Refactoring Legacy Web Apps Using AngularJS
Having a web presence or delivering a web application is a big deal for your business. It marks a major accomplishment. However, once that deployment milestone has been reached, that web application must now be maintained and updated. This can present a major challenge depending upon how the application was developed. And this issue only gets increasingly challenging as the web application gets older.
With that being said, there are many approaches that can be taken to update an existing web application. But the problem is that since there are so many choices available, it can be daunting to decide which framework, technique, or pattern to use.
Doesn’t affect existing code, unless you want it to
Existing code can be used to control it
Saves development time
Provides a reliable path forward
Helps clean up spaghetti code
MV* application approach
Ability to structure Single Page Applications (SPA)
And finally, not so much a feature as a characteristic of the framework, is the ability to incrementally implement the framework. AngularJS is designed in a way that allows for bits and pieces of functionality to be utilized without having to invest wholesale in every feature and facet of the framework, to get a lot of value out of it. So, let’s dive into some of AngularJS’s features that can be integrated into an existing application quickly and without being too invasive.
Controllers with Databinding
One of the quickest ways to utilize AngularJS is to implement a controller. A controller is the link between the user and the system. Through the controller, data; in the form of model objects; and methods are exposed to the user via a $scope object. This $scope object is then made available to a view, which can be a simple HTML page. Another feature that AngularJS has that complements the controller is two-way databinding. Databinding in AngularJS is accomplished by a mechanism that ties together model objects on the $scope between the view, that the user interacts with, and the controller, which interacts with the system. As a result, developers do not have to do any excessive work to ensure that the model data is in sync between the user and system. Databinding ensures that the model objects are the single point of truth without complicated techniques to enforce this rule.
Without a doubt, the controller performs an important role in AngularJS. However, there are some actions that the controller should not perform. Some of these actions include manipulating the DOM and performing business logic tasks. For the latter action, AngularJS already has a feature well suited for accomplishing this deed.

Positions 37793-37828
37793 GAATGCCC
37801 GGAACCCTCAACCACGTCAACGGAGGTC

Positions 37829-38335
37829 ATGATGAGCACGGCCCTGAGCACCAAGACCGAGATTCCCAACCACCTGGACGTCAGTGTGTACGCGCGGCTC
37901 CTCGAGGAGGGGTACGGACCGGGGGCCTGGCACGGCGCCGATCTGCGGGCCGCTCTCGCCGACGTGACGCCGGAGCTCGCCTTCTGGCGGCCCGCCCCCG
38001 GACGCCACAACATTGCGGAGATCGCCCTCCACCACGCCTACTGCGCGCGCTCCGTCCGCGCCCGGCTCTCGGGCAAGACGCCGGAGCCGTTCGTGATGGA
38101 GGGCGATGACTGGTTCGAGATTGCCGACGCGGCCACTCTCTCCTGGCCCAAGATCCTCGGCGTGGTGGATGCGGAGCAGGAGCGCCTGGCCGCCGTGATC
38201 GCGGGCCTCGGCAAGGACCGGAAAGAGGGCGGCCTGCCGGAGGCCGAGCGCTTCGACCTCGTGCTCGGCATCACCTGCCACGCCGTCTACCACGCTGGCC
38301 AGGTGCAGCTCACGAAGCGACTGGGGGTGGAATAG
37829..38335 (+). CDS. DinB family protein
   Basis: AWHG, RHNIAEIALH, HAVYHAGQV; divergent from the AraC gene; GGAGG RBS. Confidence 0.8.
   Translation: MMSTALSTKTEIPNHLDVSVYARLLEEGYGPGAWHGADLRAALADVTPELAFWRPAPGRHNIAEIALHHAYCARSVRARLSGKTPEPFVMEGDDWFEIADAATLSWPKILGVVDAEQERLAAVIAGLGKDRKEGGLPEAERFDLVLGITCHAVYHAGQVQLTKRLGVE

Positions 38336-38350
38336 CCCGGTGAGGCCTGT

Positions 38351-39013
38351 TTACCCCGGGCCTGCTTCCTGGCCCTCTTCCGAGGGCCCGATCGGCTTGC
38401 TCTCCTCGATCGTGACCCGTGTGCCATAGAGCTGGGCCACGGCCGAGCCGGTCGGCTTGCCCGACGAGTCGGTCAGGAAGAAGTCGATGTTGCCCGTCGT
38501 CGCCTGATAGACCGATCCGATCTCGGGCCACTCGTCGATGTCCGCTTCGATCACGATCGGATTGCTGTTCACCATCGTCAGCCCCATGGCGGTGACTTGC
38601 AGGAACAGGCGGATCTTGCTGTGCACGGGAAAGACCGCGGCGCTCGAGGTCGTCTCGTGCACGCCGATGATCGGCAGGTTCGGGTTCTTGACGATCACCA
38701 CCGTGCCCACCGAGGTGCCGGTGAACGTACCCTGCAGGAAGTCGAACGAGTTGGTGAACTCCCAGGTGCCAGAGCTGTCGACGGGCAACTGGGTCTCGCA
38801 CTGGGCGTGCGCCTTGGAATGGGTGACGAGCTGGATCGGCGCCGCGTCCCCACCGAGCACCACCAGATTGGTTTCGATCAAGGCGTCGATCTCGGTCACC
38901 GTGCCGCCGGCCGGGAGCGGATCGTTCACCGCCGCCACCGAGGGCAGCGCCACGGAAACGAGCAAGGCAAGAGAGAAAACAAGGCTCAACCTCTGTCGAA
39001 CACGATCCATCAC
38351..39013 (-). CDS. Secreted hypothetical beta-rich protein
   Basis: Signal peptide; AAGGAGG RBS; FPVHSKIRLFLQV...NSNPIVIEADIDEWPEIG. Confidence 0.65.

AngularJS was created with the idea of separation of concerns at the forefront of its design. This is demonstrated by another cornerstone feature of the framework, which are Services. AngularJS Services are methods which perform view-independent operations. Business-logic code which can be consumed by multiple areas of a web application can be organized and located within services for easy consumption. Services are also well suited for interacting with other systems and services. Through an AngularJS Service interacting with internal systems, 3rd party web APIs, databases, or even files can be represented through a consistent interface. This would allow controllers to access data and perform actions without having to know the intimate details of either. And to assist in the handling of requests to the Services are AngularJS Promises. Promises handle the asynchronous return of data. What does this mean? This means that when a request is made to an AngularJS Service the User Interface will not become unresponsive. And once a response is received, the model objects in the controller are updated, and through data binding, the UI is then subsequently updated. This gives a smooth desktop-like feel to web applications. And speaking of UIs, AngularJS also has some great features in that arena.
In terms of UI, I mentioned that the controller should not perform DOM manipulations. But there might be a situation where more than just simple viewing and updates are required.
When interacting with the DOM in AngularJS, directives are used. AngularJS directives are extended HTML syntax, attributes, and elements. Databinding is actually the result of utilizing directives which tie AngularJS to the HTML. AngularJS has many built in directives, but when those directive do not meet your needs, you can also create custom directives. Directives provide a means of creating reusable components which bind model object values to DOM properties. And by being tied to the DOM, directives also can react on DOM events to update model objects. This makes directives a powerful and encapsulated means of developing UI components that can be utilized consistently through a web application. And in mentioning Directives, I round out my short list of just a few of AngularJS’s many useful features.